Q&A about Hot Standby

Updated!: See below.

Here are some questions that came up from trying to use the current PostgreSQL hot standby documentation:

Q: If you set hot_standby = off after having it on, what happens?

A: This change requires a database restart on the hot standby (or replica) server. The database goes into “warm standby” mode, and you can no longer issue queries against it. You can change this right back by setting the parameter to ‘on’ and restarting again.

Q: Can you use hot standby with only a single schema or database?

A: No. Hot Standby is all-or-nothing for a particular PostgreSQL database cluster. A cluster is made up of all the databases that live in a particular $PGDATA instance, and Hot Standby is currently not capable of distinguishing between changes occurring on different particular databases or schemas.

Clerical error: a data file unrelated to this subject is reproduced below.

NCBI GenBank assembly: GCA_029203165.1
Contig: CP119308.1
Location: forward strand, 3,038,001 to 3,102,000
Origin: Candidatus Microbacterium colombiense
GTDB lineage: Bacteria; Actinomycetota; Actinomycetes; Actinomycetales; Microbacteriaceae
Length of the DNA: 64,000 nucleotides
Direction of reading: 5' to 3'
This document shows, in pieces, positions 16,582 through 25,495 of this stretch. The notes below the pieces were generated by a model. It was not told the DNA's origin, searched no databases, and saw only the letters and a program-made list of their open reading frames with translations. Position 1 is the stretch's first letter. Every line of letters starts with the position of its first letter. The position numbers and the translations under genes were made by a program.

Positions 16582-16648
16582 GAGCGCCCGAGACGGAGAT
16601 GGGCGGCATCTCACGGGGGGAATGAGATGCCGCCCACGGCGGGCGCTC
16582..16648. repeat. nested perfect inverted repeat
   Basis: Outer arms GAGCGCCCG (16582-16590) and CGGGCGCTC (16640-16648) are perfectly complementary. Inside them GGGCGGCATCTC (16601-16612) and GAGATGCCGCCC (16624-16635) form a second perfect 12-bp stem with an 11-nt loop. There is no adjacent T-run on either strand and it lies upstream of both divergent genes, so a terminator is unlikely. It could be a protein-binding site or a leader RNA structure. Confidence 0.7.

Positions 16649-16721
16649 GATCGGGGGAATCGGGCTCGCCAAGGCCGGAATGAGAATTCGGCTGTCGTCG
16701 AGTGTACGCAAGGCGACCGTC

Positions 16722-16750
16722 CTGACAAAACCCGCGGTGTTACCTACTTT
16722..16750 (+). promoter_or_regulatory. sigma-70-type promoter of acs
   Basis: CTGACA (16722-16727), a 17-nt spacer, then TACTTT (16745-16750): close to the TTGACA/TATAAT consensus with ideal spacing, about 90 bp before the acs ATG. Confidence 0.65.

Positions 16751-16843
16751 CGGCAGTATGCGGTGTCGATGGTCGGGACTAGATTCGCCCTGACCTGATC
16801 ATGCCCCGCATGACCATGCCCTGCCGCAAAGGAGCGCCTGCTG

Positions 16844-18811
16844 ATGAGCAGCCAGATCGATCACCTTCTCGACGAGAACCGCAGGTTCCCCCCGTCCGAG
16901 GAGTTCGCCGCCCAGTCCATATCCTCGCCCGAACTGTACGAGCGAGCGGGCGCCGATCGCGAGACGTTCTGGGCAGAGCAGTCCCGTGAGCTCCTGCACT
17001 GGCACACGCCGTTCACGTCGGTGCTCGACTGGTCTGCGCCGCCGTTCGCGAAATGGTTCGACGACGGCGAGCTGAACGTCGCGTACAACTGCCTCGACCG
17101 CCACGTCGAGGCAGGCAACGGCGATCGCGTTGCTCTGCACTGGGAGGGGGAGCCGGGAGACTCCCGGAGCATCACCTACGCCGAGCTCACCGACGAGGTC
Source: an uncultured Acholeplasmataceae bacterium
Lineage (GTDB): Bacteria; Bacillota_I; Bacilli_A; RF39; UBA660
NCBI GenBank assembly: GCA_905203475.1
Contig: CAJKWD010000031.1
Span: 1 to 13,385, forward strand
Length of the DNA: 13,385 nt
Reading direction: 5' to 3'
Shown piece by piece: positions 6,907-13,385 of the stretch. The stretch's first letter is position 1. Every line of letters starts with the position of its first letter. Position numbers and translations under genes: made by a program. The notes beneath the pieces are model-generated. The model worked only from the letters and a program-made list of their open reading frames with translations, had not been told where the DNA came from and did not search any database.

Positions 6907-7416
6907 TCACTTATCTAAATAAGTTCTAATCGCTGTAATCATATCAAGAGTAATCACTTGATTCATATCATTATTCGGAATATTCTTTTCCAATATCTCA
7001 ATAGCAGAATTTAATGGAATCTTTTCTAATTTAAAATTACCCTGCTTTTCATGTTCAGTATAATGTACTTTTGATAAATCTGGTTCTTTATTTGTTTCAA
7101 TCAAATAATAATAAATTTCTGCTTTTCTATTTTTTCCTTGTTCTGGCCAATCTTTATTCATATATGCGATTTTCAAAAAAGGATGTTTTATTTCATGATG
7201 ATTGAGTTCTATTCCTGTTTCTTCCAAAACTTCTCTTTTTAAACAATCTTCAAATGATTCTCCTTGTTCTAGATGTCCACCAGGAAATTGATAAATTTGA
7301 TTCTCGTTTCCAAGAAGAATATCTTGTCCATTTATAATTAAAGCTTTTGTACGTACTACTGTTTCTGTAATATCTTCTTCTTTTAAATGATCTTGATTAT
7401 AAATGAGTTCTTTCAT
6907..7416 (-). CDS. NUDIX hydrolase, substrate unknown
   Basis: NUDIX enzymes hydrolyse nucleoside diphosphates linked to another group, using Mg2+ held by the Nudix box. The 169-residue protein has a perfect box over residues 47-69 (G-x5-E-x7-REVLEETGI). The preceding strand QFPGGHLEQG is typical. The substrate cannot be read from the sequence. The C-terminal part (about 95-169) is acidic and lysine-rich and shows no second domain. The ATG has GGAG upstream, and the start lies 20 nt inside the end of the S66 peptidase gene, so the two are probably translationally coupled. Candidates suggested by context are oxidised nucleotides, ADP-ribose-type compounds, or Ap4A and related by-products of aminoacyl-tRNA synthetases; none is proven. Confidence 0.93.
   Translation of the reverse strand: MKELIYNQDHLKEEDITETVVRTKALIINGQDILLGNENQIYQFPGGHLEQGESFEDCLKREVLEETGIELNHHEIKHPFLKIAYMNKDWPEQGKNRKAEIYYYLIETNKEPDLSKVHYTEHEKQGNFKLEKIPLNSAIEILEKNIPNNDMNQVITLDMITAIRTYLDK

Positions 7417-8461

Q: Is the process for setting up hot standby any different for empty databases vs. populated databases?

A: No. The setup process is the same – you must create a base backup.

Q: How do I bring my hot standby out of standby mode?

A: If you’re using something like the following in your recovery.conf file:

restore_command = 'cp xxxx'
standby_mode = 'on'

Change: standby_mode = 'off' and restart your hot standby postgresql instance.

Q: Where did my recovery.conf file go? (after your database came out of warm/hot standby)

A: PostgreSQL automatically changes the name of the file to recovery.done when recovery completes. This helps prevent accidents.

Q: What happens if my archive_timeout = 60 (which creates a 16mb file every minute) and I flood the database with so much activity that my standby falls behind?

A: This is possible, and you may be interested in trying Streaming Replication. However, for the majority of users, a delay in restoring data is acceptable (and possibly desirable). Eventually the standby server will catch up. You can monitor how delayed the server is using functions like txid_current_snapshot().

Q: Are schema changes (like CREATE TABLE or ALTER TABLE) replicated to the standby?

A: Yes! All changes to the database cluster are copied to the standby. This includes any DDL operations, new rows, the effects of autovacuum — any change to the data store on the master is copied to the standby.